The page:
• Great Blue Heron
  • Green Heron
  • Great Egret

There’s a boardwalk across the impoundment that makes it easy to spot birds out on the water. And from here we observed a group of 21 Great Egrets and several Great Blue Herons. And then located a Green Heron along the shoreline.

Swallows were zipping all around us as we crossed the bridge. It’s funny, in early spring the predominant swallow is the beautiful irridescent blue Tree Swallow, which along with Red-winged Blackbirds are the first migrants to return.

But at this time of year, Barn Swallows are the reining kings of the water, and many just-fledged birds lined the railings. Along with reduced numbers of Tree Swallows, we also got to see several Bank Swallows.

And we also got some great looks at some female Red-winged Blackbirds (the males arrive well before the females in spring to stake out their territory, and leave well ahead of the females in fall).

We headed out to the observation platform and got to see several Blue-gray Gnatcatchers–a bird that I’ve tried for years to get a good photo of, but they flit around and move so quickly that I haven’t yet succeeded in getting my photo.

We also saw a couple of Yellow Warblers up in the trees. And we got some really good views of a House Wren in the brush near the ground, and also heard Carolina Wrens calling back and forth. Wrens are often hard to spot because they like to be near cover, and they don’t stop moving very often.

On our way back across the boardwalk, I heard a Marsh Wren in the reeds. We stopped and watched and got to see the wren fly into it’s nest and then come right back out with a fecal sac. As we stood watching, momma and poppa wren alternated between bringing food in and immediately “taking out the trash.” They do this all day long–back and forth. Makes me tired just to watch them!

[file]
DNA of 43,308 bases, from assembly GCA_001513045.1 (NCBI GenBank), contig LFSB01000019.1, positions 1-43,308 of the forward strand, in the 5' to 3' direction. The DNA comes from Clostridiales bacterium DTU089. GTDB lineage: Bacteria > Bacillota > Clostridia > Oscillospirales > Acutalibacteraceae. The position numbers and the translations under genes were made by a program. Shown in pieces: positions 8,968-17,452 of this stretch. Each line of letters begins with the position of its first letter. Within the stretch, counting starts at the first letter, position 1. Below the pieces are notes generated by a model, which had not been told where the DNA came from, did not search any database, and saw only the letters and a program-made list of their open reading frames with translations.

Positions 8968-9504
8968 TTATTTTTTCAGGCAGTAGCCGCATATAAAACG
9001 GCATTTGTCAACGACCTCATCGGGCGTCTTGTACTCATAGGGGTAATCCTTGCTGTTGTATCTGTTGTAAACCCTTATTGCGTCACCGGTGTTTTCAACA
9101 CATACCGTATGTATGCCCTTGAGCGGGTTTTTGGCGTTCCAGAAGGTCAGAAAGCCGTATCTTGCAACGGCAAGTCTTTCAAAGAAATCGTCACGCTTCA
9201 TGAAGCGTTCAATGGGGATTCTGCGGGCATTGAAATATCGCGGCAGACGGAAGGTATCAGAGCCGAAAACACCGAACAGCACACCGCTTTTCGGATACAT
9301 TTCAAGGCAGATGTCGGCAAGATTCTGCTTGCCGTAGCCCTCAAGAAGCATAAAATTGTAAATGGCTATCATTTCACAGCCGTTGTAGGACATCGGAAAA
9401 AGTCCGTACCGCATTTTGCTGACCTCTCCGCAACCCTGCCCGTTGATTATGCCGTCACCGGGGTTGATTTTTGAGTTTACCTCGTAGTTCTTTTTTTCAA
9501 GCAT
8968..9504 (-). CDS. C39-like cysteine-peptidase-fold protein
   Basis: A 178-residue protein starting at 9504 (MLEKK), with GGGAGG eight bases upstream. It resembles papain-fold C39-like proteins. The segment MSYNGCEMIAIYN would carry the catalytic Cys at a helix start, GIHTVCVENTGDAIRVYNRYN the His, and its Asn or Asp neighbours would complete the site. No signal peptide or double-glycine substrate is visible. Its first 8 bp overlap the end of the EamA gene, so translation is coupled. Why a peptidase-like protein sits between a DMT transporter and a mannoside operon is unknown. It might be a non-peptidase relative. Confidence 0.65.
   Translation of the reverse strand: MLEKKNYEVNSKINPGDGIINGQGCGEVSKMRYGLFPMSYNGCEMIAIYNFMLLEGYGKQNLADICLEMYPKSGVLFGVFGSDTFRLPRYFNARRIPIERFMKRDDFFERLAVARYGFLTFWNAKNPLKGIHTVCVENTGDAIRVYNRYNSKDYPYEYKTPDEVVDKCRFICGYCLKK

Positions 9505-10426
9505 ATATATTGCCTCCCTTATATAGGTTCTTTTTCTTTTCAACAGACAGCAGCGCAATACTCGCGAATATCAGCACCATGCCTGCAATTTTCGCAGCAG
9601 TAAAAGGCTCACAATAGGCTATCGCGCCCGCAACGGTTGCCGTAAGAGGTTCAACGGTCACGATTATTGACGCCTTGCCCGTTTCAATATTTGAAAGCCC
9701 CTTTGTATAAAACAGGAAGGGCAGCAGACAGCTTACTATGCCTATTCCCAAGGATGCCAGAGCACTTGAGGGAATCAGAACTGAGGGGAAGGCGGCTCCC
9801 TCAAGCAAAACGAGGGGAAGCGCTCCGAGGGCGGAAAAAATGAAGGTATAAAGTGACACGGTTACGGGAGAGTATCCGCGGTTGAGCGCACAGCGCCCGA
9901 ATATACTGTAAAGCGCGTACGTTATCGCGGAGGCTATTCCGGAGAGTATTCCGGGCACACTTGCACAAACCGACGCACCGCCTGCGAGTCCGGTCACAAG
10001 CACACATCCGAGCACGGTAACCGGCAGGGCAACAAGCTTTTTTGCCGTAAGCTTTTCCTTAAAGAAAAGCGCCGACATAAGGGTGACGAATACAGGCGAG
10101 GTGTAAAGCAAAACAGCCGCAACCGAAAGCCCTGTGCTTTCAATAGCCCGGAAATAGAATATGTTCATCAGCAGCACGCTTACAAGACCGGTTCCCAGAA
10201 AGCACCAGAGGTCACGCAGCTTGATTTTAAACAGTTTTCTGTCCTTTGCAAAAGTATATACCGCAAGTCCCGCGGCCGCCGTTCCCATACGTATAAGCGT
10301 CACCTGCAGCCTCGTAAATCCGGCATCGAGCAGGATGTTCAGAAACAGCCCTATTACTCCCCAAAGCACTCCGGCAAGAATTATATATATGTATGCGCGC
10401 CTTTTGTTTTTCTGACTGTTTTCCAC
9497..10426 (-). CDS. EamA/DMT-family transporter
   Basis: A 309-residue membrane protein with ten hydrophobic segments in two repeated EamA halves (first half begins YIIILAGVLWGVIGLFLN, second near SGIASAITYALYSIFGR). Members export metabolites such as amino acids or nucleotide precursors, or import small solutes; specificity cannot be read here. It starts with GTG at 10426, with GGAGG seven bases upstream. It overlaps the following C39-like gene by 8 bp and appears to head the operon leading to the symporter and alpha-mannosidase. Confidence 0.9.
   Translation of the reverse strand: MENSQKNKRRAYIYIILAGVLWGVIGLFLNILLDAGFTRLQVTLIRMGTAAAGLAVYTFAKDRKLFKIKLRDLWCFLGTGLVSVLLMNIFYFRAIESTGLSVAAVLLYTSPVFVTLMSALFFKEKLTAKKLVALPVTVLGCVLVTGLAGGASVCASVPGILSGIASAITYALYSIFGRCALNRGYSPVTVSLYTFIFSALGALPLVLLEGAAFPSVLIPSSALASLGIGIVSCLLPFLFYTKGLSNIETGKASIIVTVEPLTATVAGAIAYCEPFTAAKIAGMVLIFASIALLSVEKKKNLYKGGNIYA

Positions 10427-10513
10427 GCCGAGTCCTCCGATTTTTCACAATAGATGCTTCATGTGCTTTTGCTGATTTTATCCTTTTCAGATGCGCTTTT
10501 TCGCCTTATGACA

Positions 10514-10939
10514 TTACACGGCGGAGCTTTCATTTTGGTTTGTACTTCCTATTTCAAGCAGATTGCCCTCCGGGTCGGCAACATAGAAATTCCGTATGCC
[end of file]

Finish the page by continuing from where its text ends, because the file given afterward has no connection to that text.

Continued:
Goldfinches wait until the Thistle blooms to build their nests because they use the floss in their nests. And Debra shot this great photo of a gorgeous thistle bloom:

To me, there is no more relaxing way to spend a day, than to grab my binoculars and head outside to see some birds!

Our bird list for the day (43 species):

  • Canada Goose
  • Wood Duck
  • Mallard
  • Wild Turkey
  • Double-crested Cormorant
  • Great Blue Heron
  • Great Egret
  • Green Heron
  • Turkey Vulture
  • Osprey
  • Bald Eagle
  • Coopers Hawk
  • Laughing Gull
  • Mourning Dove
  • Chimney Swift
  • Ruby-throated Hummingbird
  • Downy Woodpecker
  • Northern Flicker
  • Eastern Kingbird
  • Blue Jay
  • American Crow
  • Tree Swallow
  • Barn Swallow
  • Bank Swallow
  • Carolina Chickadee
  • Tufted Titmouse
  • Carolina Wren
  • House Wren
  • Marsh Wren
  • Blue-gray Gnatcatcher
  • Gray Catbird
  • Northern Mockingbird
  • Cedar Waxwing
  • Yellow Warbler
  • Northern Cardinal
  • Red-winged Blackbird
  • Baltimore Oriole
  • House Finch
  • American Goldfinch
  • Rock Pigeon

There’s lots of other nature to observe when taking a walk around the impoundment at Heinz national wildlife refuge:

To learn more about the John Heinz National Wildlife Refuge:

Please enjoy my other visits to John Heinz National Wildlife Refuge at Tinicum:

Submit Your Comments


Submit your review
* Required Field